The first ballet shoes were actually heeled slippers. They were first worn at The Royal Academy of Dance, the first ballet academy located in the birthplace of dance, France. These heeled shoes prohibited dancers from doing any complex leaps or turns. Dancer's quickly adapted the shoes to lose the heel which gave them much more freedom and ability to do more technical and interesting movements. No one knows who actually was the first to drop the heel but it is rumored that Marie Camargo of the Paris Opera Ballet was the first to dance without the heel. Performers could now dance to their full potential without the restricting heel, but soon the dancer looked for something new and more exciting. That thing came to them in the form of a whole new way of dancing, pointe.
Power to the Pointe
After the birth of pointe, dancers soon required more support in their shoes. Dancers such as Pierina Legnani started wearing shoes with blocked ends for balance and support. These new shoes allowed dancers to achieve multiple pirouettes and complex leaps. The new blocked shoes were made out of layers of fabric that form a much stronger shoe that can hold it’s shape. These new blocked shoes eventually grew and developed into the modern day pointe shoe that we see worn by ballerinas today.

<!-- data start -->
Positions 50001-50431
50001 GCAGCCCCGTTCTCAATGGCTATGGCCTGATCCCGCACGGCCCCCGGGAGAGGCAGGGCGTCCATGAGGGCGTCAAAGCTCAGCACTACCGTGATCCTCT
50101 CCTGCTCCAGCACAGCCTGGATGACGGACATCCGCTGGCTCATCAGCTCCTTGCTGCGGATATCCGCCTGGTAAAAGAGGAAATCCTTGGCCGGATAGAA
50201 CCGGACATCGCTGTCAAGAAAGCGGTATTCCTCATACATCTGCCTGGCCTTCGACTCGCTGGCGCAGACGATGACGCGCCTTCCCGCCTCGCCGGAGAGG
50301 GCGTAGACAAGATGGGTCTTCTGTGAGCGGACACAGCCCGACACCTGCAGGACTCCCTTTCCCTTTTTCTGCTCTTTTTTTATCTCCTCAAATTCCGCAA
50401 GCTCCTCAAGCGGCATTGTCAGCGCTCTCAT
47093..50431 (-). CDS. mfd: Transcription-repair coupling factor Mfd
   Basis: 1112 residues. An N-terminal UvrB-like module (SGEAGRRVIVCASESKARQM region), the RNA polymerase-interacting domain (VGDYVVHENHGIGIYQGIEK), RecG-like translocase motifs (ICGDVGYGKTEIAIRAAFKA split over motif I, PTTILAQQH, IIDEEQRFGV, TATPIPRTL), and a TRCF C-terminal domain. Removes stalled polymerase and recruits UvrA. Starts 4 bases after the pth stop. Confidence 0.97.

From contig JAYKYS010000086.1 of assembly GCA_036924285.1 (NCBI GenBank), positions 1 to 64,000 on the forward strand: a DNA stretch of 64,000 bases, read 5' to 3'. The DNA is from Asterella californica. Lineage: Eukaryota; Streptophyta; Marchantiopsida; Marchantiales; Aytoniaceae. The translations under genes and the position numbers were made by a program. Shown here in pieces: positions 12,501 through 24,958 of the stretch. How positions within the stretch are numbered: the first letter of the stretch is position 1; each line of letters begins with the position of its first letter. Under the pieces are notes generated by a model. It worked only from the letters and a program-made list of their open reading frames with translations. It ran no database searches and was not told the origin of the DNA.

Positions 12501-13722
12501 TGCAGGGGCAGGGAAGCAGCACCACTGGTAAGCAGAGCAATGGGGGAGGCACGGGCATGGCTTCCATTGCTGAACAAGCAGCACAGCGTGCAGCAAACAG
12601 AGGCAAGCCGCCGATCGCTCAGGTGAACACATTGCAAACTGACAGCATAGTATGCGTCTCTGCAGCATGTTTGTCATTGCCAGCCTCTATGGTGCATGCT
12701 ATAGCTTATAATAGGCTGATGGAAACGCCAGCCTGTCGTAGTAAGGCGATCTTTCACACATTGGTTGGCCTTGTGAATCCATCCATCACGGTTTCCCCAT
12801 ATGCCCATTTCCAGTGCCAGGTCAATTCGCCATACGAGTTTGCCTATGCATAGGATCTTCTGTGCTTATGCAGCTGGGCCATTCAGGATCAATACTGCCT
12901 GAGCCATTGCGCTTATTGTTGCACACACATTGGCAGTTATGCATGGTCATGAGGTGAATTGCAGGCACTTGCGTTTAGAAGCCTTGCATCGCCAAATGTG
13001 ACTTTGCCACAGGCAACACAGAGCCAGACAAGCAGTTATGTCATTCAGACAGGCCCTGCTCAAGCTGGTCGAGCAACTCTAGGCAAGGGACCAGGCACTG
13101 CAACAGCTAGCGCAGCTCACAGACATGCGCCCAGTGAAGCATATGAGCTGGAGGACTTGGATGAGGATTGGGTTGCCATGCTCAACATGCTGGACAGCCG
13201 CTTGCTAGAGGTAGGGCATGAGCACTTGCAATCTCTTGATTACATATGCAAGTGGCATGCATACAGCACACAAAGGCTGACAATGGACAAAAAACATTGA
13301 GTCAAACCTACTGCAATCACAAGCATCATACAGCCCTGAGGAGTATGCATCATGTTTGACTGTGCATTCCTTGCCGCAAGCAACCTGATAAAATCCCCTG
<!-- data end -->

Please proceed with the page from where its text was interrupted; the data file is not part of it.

Although the pointe shoe plays a huge part in the ability of a dancer to rise on their toes, there is so much more that goes into it. The dancer wearing the shoes has to be extremely strong and supported in order to get on pointe. All things considered, the pointe shoe certainly has quite an interesting history. It has developed greatly over the centuries that have passed since Marie Taglioni first glided onto the stage wearing her prehistoric pointe shoes. Like many things, the pointe shoe is not what it appears. It has helped ballerinas to impress and delight audiences all around the world for many years and will help ballerinas do this for many years to come.